The 65th Primetime Emmys Ask the Question: “Why Do You Care?”

“What the fuck???”

After I finished watching the (DVR-ed) telecast of the 65th Primetime Emmy Awards last night, I was struck with one very distinct and predominant thought: “That was a very interesting episode of Breaking Bad.” It’s kind of amazing how “Granite State,” an episode that had to follow the juggernaut that is “Ozymandias” somehow managed to outshine television’s biggest night of the year. The Emmys were bad this year. Very, very bad.

It’s not just the results that were bad. The actual telecast, which usually manages to be better than The Oscars, Golden Globes, and Grammys was terrible in every way possible. The jokes were not funny, the musical numbers unnecessary and uninspired, and the whole thing felt like it was in a funeral home, where one long three-plus hour eulogy was being given. It shouldn’t be this hard to make an actually entertaining awards show, but somehow it still is. And, oh, those results.

After the first awards were given out, it seemed like the results were actually going to be interesting. Merritt Wever deservedly won the first statue of night, and gave the second best speech of the ceremony. Tony Hale also deservedly won, and it actually seemed like things were going to change. Modern Family‘s stranglehold on the Emmys was going to be over, and it would be the best night ever. But then, the predictable happened. Julia Louis-Dreyfus won the second year in a row for her role in Veep, which is pretty great, but also pretty boring. Other than her awesome speech (with Tony Hale) it seemed like the night would just get more boring and more pointless. And it did.

Some of the big winners of the night included Jim Parsons (who is doing solid work, but come on!), Laura Linney(?), David Fincher (his win over Michelle MacLaren was predictable, but still devastating), and Claire Danes (who is giving the best performance on television). But it wasn’t all boring, because there was a point when the results became just crazy. Bobby Cannavale somehow managed to win Best Supporting Actor for his role in Boardwalk Empire, beating the likes of Jonathan Banks, Aaron Paul, Mandy Patinkin, and Peter Dinklage. Why did that happen? No one really knows. On top of Cannavale’s win was Jeff Daniels for his lead role in The Newsroom. It’s obvious that Daniels won because he’s been portraying Aaron Sorkin’s wet dream vision of what Hollywood would like to see Republicans act like. But still, he beat Jon Hamm, Bryan Cranston, Damian Lewis and Kevin Spacey. Jeff Daniels did. For The Newsroom. Just think about that for a bit…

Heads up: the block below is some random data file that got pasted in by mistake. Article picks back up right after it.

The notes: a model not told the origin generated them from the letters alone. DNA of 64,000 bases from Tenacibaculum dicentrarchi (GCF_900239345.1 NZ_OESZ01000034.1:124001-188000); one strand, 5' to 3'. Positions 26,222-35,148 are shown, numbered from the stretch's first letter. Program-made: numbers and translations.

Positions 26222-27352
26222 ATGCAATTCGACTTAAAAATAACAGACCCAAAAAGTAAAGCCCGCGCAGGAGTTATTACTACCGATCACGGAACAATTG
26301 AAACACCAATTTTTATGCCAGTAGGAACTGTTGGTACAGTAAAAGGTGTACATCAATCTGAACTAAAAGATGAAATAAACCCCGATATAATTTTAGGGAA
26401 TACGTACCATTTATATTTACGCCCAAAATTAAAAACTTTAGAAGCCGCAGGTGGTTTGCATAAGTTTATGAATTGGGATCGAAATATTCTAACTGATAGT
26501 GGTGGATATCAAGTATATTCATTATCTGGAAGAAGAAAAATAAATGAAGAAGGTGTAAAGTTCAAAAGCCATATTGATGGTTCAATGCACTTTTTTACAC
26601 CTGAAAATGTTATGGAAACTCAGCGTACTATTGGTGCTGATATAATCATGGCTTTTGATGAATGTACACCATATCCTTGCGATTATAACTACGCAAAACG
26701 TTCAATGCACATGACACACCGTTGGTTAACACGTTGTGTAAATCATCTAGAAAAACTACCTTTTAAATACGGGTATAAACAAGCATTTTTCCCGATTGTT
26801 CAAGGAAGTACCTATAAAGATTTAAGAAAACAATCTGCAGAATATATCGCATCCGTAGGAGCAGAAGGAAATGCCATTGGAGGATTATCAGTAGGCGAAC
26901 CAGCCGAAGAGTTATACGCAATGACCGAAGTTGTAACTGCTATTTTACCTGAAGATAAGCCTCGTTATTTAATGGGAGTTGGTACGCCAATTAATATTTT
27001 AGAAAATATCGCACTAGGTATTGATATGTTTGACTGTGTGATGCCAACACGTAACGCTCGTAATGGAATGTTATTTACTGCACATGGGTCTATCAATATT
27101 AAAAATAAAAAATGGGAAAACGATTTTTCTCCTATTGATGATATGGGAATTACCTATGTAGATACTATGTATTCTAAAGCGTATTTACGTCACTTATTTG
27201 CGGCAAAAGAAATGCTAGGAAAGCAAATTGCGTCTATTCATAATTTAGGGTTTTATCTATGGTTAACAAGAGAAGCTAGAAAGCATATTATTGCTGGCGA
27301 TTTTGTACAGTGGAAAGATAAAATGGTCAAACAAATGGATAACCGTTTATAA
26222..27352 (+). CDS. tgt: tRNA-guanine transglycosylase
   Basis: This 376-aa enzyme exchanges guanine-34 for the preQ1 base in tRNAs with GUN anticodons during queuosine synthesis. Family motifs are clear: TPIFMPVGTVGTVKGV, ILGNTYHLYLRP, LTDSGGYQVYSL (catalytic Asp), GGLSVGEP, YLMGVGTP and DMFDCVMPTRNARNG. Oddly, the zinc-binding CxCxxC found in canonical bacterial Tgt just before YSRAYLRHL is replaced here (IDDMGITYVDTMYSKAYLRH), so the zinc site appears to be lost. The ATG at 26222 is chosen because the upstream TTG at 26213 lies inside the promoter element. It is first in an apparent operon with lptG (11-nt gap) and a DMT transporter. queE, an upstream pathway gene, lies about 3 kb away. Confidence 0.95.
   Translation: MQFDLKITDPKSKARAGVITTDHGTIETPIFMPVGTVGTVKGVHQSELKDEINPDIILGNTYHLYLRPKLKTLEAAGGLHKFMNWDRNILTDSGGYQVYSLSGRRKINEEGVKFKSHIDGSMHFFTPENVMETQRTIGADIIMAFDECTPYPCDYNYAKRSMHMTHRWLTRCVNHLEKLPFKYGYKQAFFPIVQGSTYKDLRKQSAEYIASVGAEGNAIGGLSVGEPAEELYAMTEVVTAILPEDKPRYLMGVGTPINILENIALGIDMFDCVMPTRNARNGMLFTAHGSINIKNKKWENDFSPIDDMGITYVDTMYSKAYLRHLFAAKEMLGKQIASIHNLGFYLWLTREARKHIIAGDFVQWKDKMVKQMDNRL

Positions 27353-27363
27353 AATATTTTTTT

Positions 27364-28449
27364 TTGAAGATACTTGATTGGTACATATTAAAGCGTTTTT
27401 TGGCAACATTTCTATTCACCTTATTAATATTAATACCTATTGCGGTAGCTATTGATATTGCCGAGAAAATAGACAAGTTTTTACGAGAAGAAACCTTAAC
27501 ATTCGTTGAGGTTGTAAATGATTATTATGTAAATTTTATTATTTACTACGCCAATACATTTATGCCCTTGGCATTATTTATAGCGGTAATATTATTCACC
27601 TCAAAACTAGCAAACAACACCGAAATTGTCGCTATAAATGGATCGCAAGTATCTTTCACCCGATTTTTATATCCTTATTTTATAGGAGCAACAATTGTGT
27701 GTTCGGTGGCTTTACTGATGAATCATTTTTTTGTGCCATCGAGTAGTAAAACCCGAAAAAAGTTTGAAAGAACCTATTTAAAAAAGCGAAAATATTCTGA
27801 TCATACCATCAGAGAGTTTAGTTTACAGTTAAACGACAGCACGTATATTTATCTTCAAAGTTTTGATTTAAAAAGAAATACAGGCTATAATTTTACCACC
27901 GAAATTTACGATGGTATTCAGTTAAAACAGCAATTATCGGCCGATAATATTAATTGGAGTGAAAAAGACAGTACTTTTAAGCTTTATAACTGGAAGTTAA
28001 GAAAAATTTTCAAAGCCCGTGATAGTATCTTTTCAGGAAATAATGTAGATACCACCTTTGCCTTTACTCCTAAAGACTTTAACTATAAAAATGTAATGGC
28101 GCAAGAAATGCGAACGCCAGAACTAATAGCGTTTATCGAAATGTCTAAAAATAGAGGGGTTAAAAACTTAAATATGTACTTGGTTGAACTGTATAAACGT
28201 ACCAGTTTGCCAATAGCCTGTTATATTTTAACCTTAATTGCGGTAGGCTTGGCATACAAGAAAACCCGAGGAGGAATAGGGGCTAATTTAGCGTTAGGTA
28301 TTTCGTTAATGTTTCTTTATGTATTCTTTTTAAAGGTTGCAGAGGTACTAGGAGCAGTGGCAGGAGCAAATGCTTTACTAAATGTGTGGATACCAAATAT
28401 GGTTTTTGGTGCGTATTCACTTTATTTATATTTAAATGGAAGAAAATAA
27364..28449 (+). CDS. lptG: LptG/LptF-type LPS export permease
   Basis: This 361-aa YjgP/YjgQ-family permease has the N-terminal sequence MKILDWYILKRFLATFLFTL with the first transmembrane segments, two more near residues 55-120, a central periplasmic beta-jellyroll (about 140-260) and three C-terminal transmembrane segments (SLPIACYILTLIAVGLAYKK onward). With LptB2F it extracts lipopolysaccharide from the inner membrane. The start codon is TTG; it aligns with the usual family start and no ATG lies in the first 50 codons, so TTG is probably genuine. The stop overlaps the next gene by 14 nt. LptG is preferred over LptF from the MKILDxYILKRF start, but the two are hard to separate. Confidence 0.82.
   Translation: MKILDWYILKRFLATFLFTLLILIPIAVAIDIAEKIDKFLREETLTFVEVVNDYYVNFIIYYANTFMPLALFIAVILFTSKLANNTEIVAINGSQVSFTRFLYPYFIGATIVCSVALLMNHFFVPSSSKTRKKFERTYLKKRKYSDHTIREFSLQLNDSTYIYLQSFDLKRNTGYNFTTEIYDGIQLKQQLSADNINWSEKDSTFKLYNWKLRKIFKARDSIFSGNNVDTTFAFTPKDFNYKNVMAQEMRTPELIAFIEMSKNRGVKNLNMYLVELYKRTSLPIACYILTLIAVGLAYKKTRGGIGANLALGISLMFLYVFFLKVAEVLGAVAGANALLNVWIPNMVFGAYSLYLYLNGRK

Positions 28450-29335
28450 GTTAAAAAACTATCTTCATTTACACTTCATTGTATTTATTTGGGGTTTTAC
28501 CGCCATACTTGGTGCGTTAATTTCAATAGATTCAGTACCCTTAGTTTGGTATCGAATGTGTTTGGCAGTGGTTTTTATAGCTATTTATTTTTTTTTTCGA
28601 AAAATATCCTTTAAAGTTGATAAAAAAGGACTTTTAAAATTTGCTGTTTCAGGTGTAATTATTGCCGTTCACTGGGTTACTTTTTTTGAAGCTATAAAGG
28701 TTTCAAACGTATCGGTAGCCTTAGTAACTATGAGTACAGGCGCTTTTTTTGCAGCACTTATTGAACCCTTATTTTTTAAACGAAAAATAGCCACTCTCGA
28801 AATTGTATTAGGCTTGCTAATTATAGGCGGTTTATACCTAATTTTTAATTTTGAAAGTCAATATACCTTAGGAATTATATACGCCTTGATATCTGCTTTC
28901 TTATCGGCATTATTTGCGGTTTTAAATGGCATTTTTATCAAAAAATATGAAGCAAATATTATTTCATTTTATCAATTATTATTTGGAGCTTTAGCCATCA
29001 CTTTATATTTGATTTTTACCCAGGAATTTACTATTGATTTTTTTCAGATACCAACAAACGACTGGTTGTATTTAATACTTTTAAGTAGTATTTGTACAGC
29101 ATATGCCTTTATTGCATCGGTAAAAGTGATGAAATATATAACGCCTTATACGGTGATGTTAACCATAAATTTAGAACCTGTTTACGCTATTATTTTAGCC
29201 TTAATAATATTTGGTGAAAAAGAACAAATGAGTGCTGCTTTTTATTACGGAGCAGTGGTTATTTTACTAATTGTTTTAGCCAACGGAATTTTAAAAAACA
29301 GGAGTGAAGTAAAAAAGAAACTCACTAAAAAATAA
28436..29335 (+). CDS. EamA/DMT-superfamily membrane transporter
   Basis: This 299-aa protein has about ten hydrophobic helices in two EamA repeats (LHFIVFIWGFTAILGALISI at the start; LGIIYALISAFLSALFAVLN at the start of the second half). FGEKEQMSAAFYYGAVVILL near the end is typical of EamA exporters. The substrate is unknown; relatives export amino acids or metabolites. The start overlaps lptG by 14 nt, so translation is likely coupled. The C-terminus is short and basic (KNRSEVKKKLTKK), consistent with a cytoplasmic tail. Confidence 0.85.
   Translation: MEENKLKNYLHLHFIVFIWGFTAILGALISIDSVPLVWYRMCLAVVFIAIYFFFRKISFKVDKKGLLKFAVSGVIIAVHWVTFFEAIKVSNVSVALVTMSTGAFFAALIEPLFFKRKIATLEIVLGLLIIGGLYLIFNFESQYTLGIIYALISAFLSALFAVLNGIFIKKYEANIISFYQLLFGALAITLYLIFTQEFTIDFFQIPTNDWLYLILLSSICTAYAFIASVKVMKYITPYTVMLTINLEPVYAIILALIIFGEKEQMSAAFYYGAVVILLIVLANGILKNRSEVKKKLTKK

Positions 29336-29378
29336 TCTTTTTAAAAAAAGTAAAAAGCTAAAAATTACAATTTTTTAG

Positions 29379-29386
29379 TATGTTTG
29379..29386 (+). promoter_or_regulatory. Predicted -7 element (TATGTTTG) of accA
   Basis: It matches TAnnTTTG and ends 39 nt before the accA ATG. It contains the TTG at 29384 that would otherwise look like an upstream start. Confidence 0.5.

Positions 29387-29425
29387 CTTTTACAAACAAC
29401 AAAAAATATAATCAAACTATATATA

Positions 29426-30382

But the night wasn’t all bad. Anna Gunn finally got her Emmy, having the final say over the vitriolic, disgusting Breaking Bad fanbase. Stephen Colbert somehow managed to beat The Daily Show‘s ten year winning streak. Henry Bromell was recognized for his fantastic Homeland script, “Q&A.” But that’s about it. Three things I was legitimately happy about. THREE THINGS in the entire Emmys.

The telecast seemed like it would never be over, but it finally was. It wasn’t rewarding, though. All of the momentum built up (supporting actor/actress wins, 30 Rock winning writing) culminated in Modern Family winning their fourth consecutive Outstanding Comedy award. It seems like the Academy are the only ones who still find Modern Family funny/still watch Modern Family. The voters showed that change really isn’t possible, and the bad guys always win. And then another bad man won, when Breaking Bad won their first(!) Outstanding Drama award. BB showed us that all you really need is hype to win, and the show was hyped, hyped, hyped!  But, I wasn’t really happy that it won. This may seem surprising, because I am one part of a two-headed beast which has spilled over 10,000 digital words over Breaking Bad, but as I have said before, Season 5A was not Breaking Bad‘s finest. I would’ve been happier seeing the award go to Game of Thrones or Mad Men, but it’s fine. It’s the Emmys!